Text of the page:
Adam Bellow. It was great to catch up and compare notes.
I have had the pleasure of knowing Adam for a few years through both
the Discovery Educator Network and ISTE Young Educators Network. It
is always great to hear him speak. I always come away with a wealth
of information and new ideas.
It's funny, as I am about to blog, I notice I begin to write my notes
as “Adam shared a soapbox link, http://bit.ly/TechForum2012.”
Interesting how my edtech voice changes when it is a member of my
PLN. Above I wrote respectfully “Mr. Warlick gave us a website
with links to his resources”. Why am I not now beginning this
section of notes as “Mr. Bellow”? Perhaps it has to do with Adam
Bellow's kind nature. Although he has many accolades behind his
name, he never fails to greet those he knows and remembers warmly. I
feel honored that through the DEN
I have met many wonderful, highly reputable ed tech leaders. Many of
whom I am graced with the privileged to call friends. These members
of my PLN would not be addressed Mr. Dembo, Ms. Naugle, Mrs. Parisi,
Mr. Davidson, Mrs.Sheehy, Mrs. Sharoff, etc. The wonderful thing
about PLN's is that P. Yes Paula L. Naugle (my former roomie is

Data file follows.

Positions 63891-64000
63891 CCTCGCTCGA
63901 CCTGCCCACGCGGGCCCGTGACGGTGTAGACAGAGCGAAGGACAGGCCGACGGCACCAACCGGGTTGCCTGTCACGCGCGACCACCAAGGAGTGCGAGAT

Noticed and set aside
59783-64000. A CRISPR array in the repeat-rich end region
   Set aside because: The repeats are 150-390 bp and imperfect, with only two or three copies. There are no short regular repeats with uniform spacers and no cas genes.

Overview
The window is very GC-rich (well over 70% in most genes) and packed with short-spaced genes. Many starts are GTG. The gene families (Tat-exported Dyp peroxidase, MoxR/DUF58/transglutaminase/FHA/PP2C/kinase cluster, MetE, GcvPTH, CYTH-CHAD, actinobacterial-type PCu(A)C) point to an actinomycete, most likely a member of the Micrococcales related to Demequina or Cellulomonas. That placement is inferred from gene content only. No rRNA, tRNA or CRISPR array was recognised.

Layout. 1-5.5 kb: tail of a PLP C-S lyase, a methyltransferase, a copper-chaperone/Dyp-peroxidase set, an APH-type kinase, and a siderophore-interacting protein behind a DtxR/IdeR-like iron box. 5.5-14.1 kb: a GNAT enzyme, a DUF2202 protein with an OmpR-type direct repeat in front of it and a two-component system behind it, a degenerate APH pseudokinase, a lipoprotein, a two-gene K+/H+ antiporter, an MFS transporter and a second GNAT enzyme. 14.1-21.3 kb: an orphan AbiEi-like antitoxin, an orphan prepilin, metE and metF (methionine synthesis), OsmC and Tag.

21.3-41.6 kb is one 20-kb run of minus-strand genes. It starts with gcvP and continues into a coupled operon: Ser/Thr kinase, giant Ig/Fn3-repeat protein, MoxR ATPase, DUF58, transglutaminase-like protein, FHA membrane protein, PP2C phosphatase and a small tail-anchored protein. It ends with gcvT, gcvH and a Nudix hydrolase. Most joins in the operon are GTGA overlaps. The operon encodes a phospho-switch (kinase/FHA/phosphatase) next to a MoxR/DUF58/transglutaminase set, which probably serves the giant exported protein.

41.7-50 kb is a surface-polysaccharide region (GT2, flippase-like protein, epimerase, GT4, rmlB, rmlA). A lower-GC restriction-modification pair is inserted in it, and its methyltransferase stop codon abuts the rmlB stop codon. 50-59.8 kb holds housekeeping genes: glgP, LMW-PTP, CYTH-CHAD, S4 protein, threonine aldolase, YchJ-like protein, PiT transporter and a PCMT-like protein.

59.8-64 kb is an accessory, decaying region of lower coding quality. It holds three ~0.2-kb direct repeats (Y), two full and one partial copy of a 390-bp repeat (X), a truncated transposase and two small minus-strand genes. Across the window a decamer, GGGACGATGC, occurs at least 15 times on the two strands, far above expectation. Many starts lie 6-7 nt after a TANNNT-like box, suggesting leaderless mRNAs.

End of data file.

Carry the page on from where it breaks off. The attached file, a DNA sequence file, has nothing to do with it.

always special in my heart). But I mean PLN as in Personal Learning
Network. The P for personal is what makes it such a great social
Now please forgive me as I address Mr. Bellow as Adam in my notes:
Love the term he used “a fremium service”. He discussed how
some tools eventually require a fee. Although I agree with the
companies an excellent tool is worth the fee. I also agree with
Adam that companies should work with educators to make the fee
reasonable. And teachers should have a plan B, C, D, E, and perhaps
F and G.
Technology evolves so should Education.
Adam played a video regarding the History of Ed Tech.
It was interesting to be reminded where we came from and where are
now. It is exciting to consider where we will be?
As always, Adam's sense of humor and whit came out in his
presentation. He talked about being college (showed an image of a
set of desks) and career (showed a cubicle) ready (showed a
headstone). His presentations are not those horrid presentations of